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Re: Assistive Technology Detection

From: Mark Weiler <mweiler@alumni.sfu.ca>
Date: Fri, 26 Jan 2018 08:47:54 +0000 (UTC)
To: Phill Jenkins <pjenkins@us.ibm.com>
Cc: David Woolley <forums@david-woolley.me.uk>, "w3c-wai-ig@w3.org" <w3c-wai-ig@w3.org>
Message-ID: <382386495.891187.1516956474927@mail.yahoo.com>
Phil, (Bob)
My reading of the WCAG 2.0 documents is that "conformance claims" can involve stating web technologies relied upon but these "conformance claims" are optional.  Conformance itself, however, has 5 required parts, with part 4 requiring web content to only rely on accessibly supported content to meet the success criteria ("Only accessibility-supported ways of using technologies are relied upon to satisfy the success criteria.")  
From the reference document, it seem that AT's and user agents determine whether something is accessibility supported or not: "a Web content technology is 'accessibility supported' when users' assistive technologies will work with the Web technologies AND when the accessibility features of mainstream technologies will work with the technology" (caps and emphasis in the original). 
The technical definition of accessibility-supported has two parts and I believe part 2.d addresses Bob's point about poverty levels, as do other parts in the reference document.

 

    On Thursday, January 25, 2018 10:42 PM, Phill Jenkins <pjenkins@us.ibm.com> wrote:
 

 | howcan a site or app know 
| what web contenttechnologies to serve up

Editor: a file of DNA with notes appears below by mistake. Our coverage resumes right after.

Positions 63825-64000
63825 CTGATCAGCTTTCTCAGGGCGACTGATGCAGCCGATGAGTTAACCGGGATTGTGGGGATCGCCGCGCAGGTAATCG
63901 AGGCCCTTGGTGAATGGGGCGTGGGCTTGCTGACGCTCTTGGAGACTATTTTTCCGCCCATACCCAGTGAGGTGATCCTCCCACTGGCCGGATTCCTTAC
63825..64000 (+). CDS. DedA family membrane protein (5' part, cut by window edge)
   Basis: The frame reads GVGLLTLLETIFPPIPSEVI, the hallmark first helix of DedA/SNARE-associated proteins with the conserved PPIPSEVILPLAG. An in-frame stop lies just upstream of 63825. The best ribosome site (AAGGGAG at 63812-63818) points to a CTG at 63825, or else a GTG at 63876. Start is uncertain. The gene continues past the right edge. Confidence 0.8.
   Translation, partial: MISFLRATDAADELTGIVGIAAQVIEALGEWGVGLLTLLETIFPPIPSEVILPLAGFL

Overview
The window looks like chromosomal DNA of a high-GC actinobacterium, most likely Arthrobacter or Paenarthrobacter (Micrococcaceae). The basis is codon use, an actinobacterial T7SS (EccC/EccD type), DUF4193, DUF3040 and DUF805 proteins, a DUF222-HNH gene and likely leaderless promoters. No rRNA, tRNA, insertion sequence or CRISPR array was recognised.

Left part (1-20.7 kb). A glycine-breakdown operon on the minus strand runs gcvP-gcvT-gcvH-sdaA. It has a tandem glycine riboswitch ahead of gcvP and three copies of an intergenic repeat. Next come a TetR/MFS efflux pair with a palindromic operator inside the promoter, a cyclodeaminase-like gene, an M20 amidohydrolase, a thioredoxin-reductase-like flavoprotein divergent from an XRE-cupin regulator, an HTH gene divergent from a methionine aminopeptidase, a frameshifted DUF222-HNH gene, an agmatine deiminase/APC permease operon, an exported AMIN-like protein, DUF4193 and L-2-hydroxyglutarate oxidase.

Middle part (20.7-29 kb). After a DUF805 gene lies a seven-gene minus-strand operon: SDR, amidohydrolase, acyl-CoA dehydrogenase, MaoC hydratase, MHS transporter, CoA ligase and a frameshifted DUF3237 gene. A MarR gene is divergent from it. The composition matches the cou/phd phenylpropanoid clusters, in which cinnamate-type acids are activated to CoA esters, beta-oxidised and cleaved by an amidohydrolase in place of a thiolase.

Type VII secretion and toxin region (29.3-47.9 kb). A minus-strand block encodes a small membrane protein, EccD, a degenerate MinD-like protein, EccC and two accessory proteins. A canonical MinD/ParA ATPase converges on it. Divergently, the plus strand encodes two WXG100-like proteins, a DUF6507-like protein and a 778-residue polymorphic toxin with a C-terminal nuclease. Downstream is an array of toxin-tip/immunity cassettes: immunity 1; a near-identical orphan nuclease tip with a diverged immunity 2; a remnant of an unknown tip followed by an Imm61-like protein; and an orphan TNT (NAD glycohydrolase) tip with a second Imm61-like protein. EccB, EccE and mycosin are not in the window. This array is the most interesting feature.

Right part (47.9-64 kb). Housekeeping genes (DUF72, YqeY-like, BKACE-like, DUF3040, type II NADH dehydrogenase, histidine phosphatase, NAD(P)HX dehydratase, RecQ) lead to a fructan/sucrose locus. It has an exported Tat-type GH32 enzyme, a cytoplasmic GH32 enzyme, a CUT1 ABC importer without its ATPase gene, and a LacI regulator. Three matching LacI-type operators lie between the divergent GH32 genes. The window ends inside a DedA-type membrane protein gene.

| that are accessiblysupported 
| without knowingthe user agents and AT the user is using?  

My understandingis that for a site or app to claim conformance, the claimant has to knowor the claim has to state which accessibility supported technologies wererelied upon in the conformance testing, not in what the user is using afterthe conformance testing is done.  Of course what users actually usesignificantly influences what are the definitive list of accessibilitysupported technologies.  There is no requirement to "serve upthat technology" to claim conformance. 

For example, ifthe operating system and browser platform support high contrast technology,the claim can be made that the site or app conforms (or still conforms)with all the WCAG Success Criteria when the user is relying on those accessibilitysupported features in the operating system and browser platform.  Thesite or app conformance would fail if the 1.3.1 Info and relationship successcriteria fails because some labels or headings "disappeared"when turning on the high contrast accessibility features supported in theOS & Browser. 
___________
Regards,
Phill Jenkins
pjenkins@us.ibm.com
SeniorEngineer & Accessibility Executive
IBM Research Accessibility
linkedin.com/in/philljenkins/



From:       MarkWeiler <mweiler@alumni.sfu.ca>
To:       DavidWoolley <forums@david-woolley.me.uk>, "w3c-wai-ig@w3.org"<w3c-wai-ig@w3.org>
Date:       01/25/201806:52 PM
Subject:       Re:Assistive Technology Detection



Related to AT detectionis how can a site or app know what web content technologies to serve upthat are accessibly supported without knowing the user agents and AT theuser is using?  

Accessibility supportedis a requirementfor conformance.  And researchfindingsshow differences in how browsers and ATs are supporting web content technologies.





On Thursday, January25, 2018 7:08 PM, David Woolley <forums@david-woolley.me.uk> wrote:


The dangers I seeare:

1) this will reinforce the idea that the only disabled people are those
that use JAWs.

2) it will probably have a similar effect to early mobile web sites, 
which tended to be cleaner, and easier to use that the main web site. 
That may mean that the main web site gets more difficult to use, and you
won't be able to do the equivalent of using wap instead of www.

On 25/01/18 19:18, accessys@smart.netwrote:
> 
> counter to concept of accessibility, one should not need to identify
> and personally I would be ,opposed to it.








   
Received on Friday, 26 January 2018 08:48:48 UTC

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